What's next for the Atlanta Hawks?

Another thrilling NBA season is coming to a close, and yet the Atlanta Hawks find themselves in a position with which they are very familiar. The team made the playoffs for the ninth straight season as the fourth seed in a tight Eastern Conference but bowed out to the Cleveland Cavaliers in the second round. Consistent as the Hawks have been, the past nine years of playoff basketball have only yielded them one appearance in the Eastern Conference Finals, leaving many fans to wonder if the organization will ever be able to take the next step towards competing for a championship.

This offseason may begin to answer those questions, with two starters in Al Horford and Kent Bazemore testing unrestricted free agency and rumors swirling about potential trades at the point guard position. The draft in late June will provide the Hawks with even more options, and this writer will discuss about those potential scenarios throughout the next few weeks.

Horford worth the max he will likely receive?

The first order of business for Atlanta will be whether or not they want to fork out the max-contract money that it will require to keep Al Horford in a Hawks uni. The numbers certainly support bringing him back: he played in all 82 games averaging 15.2 points, 7.3 rebounds, over 3 assists, and a block and a half on his way to his fourth all-star selection. He also added the 3-point shot to his repertoire, attempting 256 total and making a solid 34.4% (he had attempted just 75 in his previous eight seasons).

However, there were still questions asked about his ability as a rebounder, especially when the Hawks were pitted against Tristan Thompson and the frontcourt of the Cavaliers in the playoffs. Teams will most certainly be interested in the 29-year-old big, but it is my belief that Atlanta will offer the max deal, and Horford seems like he would be more than happy to stay on board.

Zach Klein/WSB-TV
Zach Klein/WSB-TV

The Rise of Kent Bazemore

Few players improved over the course of this past season as much as Kent Bazemore, which now makes his free agency situation even more complicated. The Hawks signed the former Old Dominion wing player to a $2 million contract as a high-energy guy off the bench, but “Baze” has blossomed into a quality starter in Atlanta. Shooting over 35% from three, always being one of the best defenders on the floor, and his constant effort now put him in line for a hefty paycheck.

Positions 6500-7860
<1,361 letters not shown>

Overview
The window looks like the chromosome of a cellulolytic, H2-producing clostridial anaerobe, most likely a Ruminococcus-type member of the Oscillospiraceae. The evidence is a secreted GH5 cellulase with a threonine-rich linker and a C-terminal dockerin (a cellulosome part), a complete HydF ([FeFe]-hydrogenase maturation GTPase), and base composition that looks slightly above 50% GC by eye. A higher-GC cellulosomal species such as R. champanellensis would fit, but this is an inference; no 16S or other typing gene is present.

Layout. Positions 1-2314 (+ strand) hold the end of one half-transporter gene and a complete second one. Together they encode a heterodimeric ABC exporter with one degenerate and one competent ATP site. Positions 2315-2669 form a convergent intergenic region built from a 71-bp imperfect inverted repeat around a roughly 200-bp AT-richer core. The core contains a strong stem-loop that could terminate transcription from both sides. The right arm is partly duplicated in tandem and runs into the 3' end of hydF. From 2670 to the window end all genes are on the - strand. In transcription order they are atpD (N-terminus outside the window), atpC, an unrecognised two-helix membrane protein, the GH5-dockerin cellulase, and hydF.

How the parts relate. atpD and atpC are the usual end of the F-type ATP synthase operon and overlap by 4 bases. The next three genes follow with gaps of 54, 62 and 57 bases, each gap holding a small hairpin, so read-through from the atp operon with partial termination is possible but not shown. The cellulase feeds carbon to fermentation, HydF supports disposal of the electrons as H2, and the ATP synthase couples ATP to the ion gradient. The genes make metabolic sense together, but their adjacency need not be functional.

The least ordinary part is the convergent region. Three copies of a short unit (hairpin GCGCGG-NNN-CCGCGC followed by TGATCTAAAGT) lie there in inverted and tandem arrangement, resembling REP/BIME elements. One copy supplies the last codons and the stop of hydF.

But the question remains: will the Hawks stick with their guy or attempt to find the next Bazemore and save money in the process? Like Horford, Bazemore has stated that he would,  “love to return [to Atlanta],” but he will be in high demand and could earn as much as $12 million next season. The cap situation allows for the re-signing of both free agent starters provided the contracts of free agents Kirk Hinrich and Kris Humphries are renounced.

This writer would love to see Bazemore return to Atlanta not only because of his playing ability but also his winning mentality. However, coach Mike Budenholzer and the entire staff have shown their skills in developing bench players into starters (see DeMarre Carroll), so it is possible they will choose to let Bazemore find his payday elsewhere.

Time to decide between Teague and Schroder?

The last major decision that could be made this offseason revolves around Hawks point guards Jeff Teague and Dennis Schroder. Teague has been the starter for the past five seasons, earning one all-star appearance in the 2014-15 season and playing at a high level. However, with the selection of Schroder in the first round of the 2013 draft, Teague’s minutes have started to decline slightly and calls for the young German to take the reins have begun. Schroder himself has made it clear that he wants to start now, despite being just 22-years-old.

Many believe this is the offseason that the positional debate is finally settled. Teague is entering the last year of his contract and is coming off a fairly underwhelming year considering his standards. The Hawks shopped him at the deadline, although it should be noted that Schroder’s name came up in several rumors regarding the Philadelphia 76ers as well. From the perspective of Atlanta, it makes more sense to trade Teague. Budenholzer has shown that he trusts Schroder despite his relative inconsistencies, and Teague is four years older. Schroder is also on a bargain contract of $2.7 million heading into next season compared to Teague’s $8 million. Some possible landing spots include the aforementioned Philadelphia 76ers, the New York Knicks, and the Brooklyn Nets, among others.